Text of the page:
If I were growing up today, and my Asperger’s/autistic status was known, I would probably be classified as having “special needs”.
I’m not sure I’m on board with this idea.
Let’s break it down, starting with the minimalist elements.
The word “special”, according to my friend Merriam-Webster, could take on any one or combination of several meanings:
1 – distinguished by some unusual quality; especially; being in some way superior; example: “our special blend”
2 – held in particular esteem; example: a special friend
3a – readily distinguishable from others of the same category; unique; example: “they set it apart as a special day of thanksgiving”
3b – of, relating to, or constituting a species; specific
4 – being other than the usual
5 – designed for a particular purpose or occasion
Of all of these, perhaps the fourth one, “being other than the usual”, might have merit.
Because lord knows I’m not like coffee (a “special blend”), nor am I “held in any particular esteem”, nor am I “designed for a particular purpose or occasion”, nor do I constitute the whole of a species, either human or other.
I might give them the part about being different from the usual. But that’s as far as I’m willing to go.
But then again, maybe not.
Now let’s build on that “special” concept, by considering the term “special needs”, which is defined as:
“a term used in clinical diagnostic and functional development to describe individuals who require assistance for disabilities that may be medical, mental, or psychological.”
Isn’t every human being an individual? And as such, don’t we all share some needs in common? And don’t we all also possess different needs that few other people have?
Let’s look at some examples.
All human beings across the planet need what are referred to as the Hierarchy of Needs: food, clothing (or some other means of temperature control), water, oxygen, sleep, and likely, shelter.
Almost as universally, but not quite, most humans need some kind of support, contact, love, and/or kinship. Unlike the first tier of more-physiologically-oriented needs listed in the preceding paragraph, these aren’t quite so crucial for physical survival. There are plenty of people who do without these elements, and physically, they’re OK. Many of them might even be emotionally OK. There are many others, however, who do without these elements at an invisible expense; those people often experience depression and isolation. Some of them are aware of it, and some aren’t.
And then there are individual needs. (There may be a few unmentioned needs-layers in between, but I honestly don’t know enough about the subject to elaborate further.)
These individual needs are variable and unique from person to person. Many of them could be perceived as luxuries, because they’re not crucial for survival, and one must have enough financial resources left over after taking care of the basic necessities.
My survival may not hinge on the availability of these individual needs, but that doesn’t mean that I couldn’t use them, that they couldn’t help me, and that my life would be worse off without them. To go without wouldn’t sacrifice my life in the physical sense, but it would sacrifice my wellbeing, my life in the mental, cognitive, and emotional sense.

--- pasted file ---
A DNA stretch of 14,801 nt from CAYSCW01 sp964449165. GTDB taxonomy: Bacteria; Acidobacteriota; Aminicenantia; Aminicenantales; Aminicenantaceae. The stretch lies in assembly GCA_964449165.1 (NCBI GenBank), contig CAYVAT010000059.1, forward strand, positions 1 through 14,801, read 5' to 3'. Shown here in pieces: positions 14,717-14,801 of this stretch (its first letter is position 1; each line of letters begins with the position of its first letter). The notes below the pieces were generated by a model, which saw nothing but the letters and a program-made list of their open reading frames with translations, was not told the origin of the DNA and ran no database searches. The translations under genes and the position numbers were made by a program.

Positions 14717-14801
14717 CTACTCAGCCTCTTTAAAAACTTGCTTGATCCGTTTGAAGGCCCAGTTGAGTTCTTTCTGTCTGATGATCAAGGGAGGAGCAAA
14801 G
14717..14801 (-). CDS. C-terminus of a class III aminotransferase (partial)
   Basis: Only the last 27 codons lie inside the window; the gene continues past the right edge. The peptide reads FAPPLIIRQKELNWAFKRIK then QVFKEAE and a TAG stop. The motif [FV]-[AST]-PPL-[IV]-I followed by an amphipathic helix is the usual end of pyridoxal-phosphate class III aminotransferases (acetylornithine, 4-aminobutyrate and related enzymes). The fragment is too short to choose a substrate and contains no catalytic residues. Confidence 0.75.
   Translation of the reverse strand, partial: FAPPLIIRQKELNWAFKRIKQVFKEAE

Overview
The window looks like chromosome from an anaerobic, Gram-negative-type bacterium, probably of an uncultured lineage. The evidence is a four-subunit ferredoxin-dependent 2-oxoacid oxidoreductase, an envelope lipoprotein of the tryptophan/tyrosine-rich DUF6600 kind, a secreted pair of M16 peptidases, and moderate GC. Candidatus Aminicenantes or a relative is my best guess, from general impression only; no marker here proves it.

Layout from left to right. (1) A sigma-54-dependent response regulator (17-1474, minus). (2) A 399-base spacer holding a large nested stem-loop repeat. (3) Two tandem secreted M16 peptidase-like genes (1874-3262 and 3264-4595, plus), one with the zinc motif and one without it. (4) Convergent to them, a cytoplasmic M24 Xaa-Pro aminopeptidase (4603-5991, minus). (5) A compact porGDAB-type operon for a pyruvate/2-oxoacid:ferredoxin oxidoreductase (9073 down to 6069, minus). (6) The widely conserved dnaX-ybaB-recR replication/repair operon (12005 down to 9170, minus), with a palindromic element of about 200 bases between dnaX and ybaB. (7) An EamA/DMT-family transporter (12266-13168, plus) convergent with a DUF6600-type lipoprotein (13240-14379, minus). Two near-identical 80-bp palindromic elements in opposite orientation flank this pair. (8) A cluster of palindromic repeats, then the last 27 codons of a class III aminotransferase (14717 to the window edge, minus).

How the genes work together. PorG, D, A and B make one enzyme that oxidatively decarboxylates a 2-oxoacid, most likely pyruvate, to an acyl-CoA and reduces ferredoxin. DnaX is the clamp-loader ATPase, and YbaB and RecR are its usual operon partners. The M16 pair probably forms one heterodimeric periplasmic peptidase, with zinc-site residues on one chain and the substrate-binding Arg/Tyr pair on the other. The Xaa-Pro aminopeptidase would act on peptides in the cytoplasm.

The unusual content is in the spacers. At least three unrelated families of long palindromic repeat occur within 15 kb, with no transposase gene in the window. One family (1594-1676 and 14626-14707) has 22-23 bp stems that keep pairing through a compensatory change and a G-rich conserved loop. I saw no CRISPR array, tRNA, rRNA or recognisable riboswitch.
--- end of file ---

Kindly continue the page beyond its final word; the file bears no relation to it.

For example, I need a gluten-free diet in order to keep my brain and nerves from eating themselves. If I didn’t adhere to such a diet, I would need a wheelchair to move around. Sure, I could forego both of these, and I would probably still live, as in my heart would keep beating, but I would be confined to my room, probably my bed, likely alone, with massive mood swings between intense irritability and debilitating depression, severe dementia, and a total loss of what makes me human.
What kind of life is that? As someone who loves to think, create, move, remember, joke around, and interact with people close to me, that gluten-inclusive, wheelchair-free, support-less life sounds like the definition of a personal hell.
But I don’t consider that a “special” diet. It’s just modified–modified for my individual needs.
Let’s take another example: education
Education is treated like a one-size-fits-all mediocrity, but that’s not the truth, and for many, it’s not even acceptable.
Growing up, I actually needed to be home-schooled by my mom. I didn’t get to do that beyond the age of five, so I suffered from then onward.
I had individual needs I didn’t know I had. There were subjects that I (much like many–and I would say most–other children) naturally excel at and are attracted to, and there are others that I need to approach more slowly, in smaller pieces, in order to grasp and absorb.
That doesn’t mean that I needed “special education”; it simply meant that I needed different education. Since every child has different interests and abilities, it seems to be a little condescending and “othering” to label one child as “special education”, while the rest get to avoid the stigma of the label. Meanwhile, they suffer, too, because their own different interests and challenges aren’t being met by the one-size-forces-all educational system. They might (or might not) suffer less, and it may (or may not) have an equally significant impact on them or their lives from then onward, but they suffer regardless.
I’m not sure what the solution is. Homeschooling, private schooling, or at least education conducted in smaller groups certainly appears to present one realistic, doable option. But it’s not an option for all, of course. Not everyone can afford to send their children to private schools with tiny student-to-teacher ratios, and not everyone has the luxury of assigning one of the parents to stay home and serve as the child’s educator.
So until I can offer any other solutions, I think that the best approach I can take for now is to highlight the potential downfalls inherent in the current system and bring some of these issues–and their aftermath–to light.